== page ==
License plate readers, body cameras coming to Huntley

Huntley’s Village Board approved two contracts for different sets of camera at its meeting last Thursday

A Flock Safety license plate reader near at the intersection of Route 14 and Lily Pond Road in Woodstock.

Huntley will have 17 license plate readers installed throughout the village, and provide each of its police officers with a body-worn camera following the Village Board’s approval of two contracts on Thursday.

Adding body cameras to its police department will see Huntley meet a state mandate that calls for all municipalities and counties across Illinois with less than 50,000 people to equip its officers with body cameras by 2025.

The contract for the body cameras, through Axon Enterprises, Inc., will run a little less than $106,000 in 2023, but will see the cost go down to about $95,600 from 2024 to 2027, according to village material.

The hope for the village is to reduce the cost by pursuing grant opportunities that are available, according to village documents.

The contract will also come with in-squad car cameras, which will replace the current in-car camera system that is “nearing its end of life.”

Axon will install the cameras and provide body camera training as well, according to village documents.

While several municipalities in recent years have started acquiring body cameras, concerns about the costs - specifically as it relates to storing the camera footage - have given pause to smaller municipalities.

Despite this, many police departments and residents in the past have said they support body-worn cameras on officers, as it increases accountability for all parties involved in an interaction.

Trustee JR Westberg said he’s seen the product, and “it’s very good.”

The vote was unanimous.

“It looks fantastic, I’m so pleased,” Trustee Mary Holzkopf said.

Passed as a separate item, the license plate readers, through Flock Safety, is a four-year contract that will run the village a total of $187,150, according to village material.

These are extremely beneficial for responding to calls for service.

—  Huntley Police Deputy Chief Amy Williams on license plate readers

The cameras will be placed on “all major thoroughfares coming in and out of the village,” according to village documents.

A map provided by the village shows a list of “potential” locations, with a cluster of them proposed at the intersection of Route 47 and Jim Dhamer Drive.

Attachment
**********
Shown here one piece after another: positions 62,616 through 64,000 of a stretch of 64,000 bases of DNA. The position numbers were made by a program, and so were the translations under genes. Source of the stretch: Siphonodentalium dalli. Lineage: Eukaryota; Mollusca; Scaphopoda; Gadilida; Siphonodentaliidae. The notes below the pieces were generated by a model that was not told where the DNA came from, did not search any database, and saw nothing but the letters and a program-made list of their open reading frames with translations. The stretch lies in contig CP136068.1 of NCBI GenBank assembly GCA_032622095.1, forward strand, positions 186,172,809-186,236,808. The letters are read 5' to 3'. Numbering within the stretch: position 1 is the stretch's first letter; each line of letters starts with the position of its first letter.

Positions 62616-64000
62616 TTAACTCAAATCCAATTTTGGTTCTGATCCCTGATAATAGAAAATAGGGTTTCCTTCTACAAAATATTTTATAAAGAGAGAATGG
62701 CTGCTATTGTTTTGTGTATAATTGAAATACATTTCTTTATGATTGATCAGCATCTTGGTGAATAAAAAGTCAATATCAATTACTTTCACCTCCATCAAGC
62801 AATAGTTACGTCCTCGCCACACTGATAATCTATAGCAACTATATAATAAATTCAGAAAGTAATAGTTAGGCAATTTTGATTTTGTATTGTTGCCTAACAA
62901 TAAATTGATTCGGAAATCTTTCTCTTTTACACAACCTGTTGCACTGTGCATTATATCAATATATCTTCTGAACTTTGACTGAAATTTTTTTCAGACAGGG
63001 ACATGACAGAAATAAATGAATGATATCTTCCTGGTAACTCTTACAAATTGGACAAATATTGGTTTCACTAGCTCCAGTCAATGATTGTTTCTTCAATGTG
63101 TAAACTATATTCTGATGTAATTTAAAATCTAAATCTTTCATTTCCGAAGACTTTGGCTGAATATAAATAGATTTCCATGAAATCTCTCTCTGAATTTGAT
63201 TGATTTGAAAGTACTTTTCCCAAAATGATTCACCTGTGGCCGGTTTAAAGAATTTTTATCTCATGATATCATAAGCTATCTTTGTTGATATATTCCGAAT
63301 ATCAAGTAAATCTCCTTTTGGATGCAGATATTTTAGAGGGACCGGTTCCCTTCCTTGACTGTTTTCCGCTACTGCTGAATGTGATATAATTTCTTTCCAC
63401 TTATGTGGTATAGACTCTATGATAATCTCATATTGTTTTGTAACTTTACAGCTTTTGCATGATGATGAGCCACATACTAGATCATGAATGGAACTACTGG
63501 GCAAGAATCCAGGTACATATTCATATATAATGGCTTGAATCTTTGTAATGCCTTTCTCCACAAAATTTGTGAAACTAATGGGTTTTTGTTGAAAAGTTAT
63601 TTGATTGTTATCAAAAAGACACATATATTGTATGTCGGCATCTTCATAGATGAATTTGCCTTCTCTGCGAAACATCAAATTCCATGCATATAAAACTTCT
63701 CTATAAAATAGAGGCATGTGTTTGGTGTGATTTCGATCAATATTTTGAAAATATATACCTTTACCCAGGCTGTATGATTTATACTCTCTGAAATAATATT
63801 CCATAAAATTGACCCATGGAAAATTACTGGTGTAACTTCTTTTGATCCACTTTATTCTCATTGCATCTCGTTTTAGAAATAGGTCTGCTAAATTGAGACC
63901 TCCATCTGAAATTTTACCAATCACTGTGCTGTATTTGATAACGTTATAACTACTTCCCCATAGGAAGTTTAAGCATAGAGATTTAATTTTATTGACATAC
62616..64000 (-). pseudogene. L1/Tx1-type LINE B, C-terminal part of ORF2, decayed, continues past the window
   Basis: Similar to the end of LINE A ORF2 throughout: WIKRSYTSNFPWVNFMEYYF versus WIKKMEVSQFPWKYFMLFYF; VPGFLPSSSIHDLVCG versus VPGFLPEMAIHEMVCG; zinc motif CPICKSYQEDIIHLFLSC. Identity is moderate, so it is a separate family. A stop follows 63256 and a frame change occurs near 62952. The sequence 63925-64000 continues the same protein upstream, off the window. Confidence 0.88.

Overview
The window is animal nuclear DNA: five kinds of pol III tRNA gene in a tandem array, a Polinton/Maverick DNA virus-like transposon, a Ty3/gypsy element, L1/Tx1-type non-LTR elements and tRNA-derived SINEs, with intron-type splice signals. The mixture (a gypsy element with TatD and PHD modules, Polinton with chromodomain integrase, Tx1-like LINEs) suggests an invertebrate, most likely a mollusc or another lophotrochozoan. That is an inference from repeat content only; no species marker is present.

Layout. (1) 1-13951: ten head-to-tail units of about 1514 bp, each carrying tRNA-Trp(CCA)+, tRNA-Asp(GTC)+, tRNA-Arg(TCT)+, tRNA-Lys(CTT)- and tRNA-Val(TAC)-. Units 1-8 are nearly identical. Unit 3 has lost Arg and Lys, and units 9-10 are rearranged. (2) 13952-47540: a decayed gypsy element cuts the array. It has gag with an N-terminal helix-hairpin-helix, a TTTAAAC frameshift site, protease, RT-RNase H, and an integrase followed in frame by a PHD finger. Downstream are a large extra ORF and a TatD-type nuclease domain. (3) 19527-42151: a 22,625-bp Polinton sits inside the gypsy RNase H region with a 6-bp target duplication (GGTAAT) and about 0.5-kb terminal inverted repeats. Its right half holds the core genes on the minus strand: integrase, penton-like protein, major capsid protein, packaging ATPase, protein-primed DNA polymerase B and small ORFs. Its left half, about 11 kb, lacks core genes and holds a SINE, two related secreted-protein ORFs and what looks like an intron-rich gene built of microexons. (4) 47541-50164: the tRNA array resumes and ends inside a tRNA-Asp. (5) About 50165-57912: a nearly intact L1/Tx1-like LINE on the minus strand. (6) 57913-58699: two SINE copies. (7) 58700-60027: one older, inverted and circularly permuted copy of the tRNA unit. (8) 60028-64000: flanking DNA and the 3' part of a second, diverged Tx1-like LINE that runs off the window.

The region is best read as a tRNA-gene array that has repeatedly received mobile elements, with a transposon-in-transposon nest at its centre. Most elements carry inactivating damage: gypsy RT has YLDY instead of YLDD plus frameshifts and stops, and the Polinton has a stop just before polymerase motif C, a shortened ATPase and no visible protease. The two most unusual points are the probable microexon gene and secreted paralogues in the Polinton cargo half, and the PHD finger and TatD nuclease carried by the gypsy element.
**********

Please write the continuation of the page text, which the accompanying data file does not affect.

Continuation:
The readers are great at helping track criminals and their movements, Deputy Chief Amy Williams said at the meeting.

“These are extremely beneficial for responding to calls for service,” Williams said. “Especially when we talk about calls such as stolen vehicles, residential burglaries, retail theft, missing persons, crimes of violence.”

The readers capture vehicle data that can be searched for in a system, including license plate numbers, vehicle make, model, color and unique features, such as bumper stickers, decals and roof racks, according to village documents.

It does not provide police with information on people, including facial recognition, names or traffic enforcement.

Huntley will lease the cameras through Flock, and the company will be responsible for the maintenance and installation of the readers. No additional costs will be assessed to the village if a camera goes down.

Huntley’s addition of license plate readers follows the lead of several other municipalities in McHenry County, who have installed them at entrances and exits their towns as an investigatory instrument.

While police departments have voiced support for the technology as a useful tool, some residents have said they are concerned about the potential loss of privacy that comes with them. Police in response have often stressed they are not used to track everyday people’s activities.

Police, as well as Flock Safety, have also noted the tight restrictions that come with using this equipment to prevent them being used outside its intended purpose.

Trustees had a few clarifying questions and voted “yes” unanimously, but did not provide much comment.

“I love the idea, it’s great,” Trustee Niko Kanakaris said. “I’m all for it.”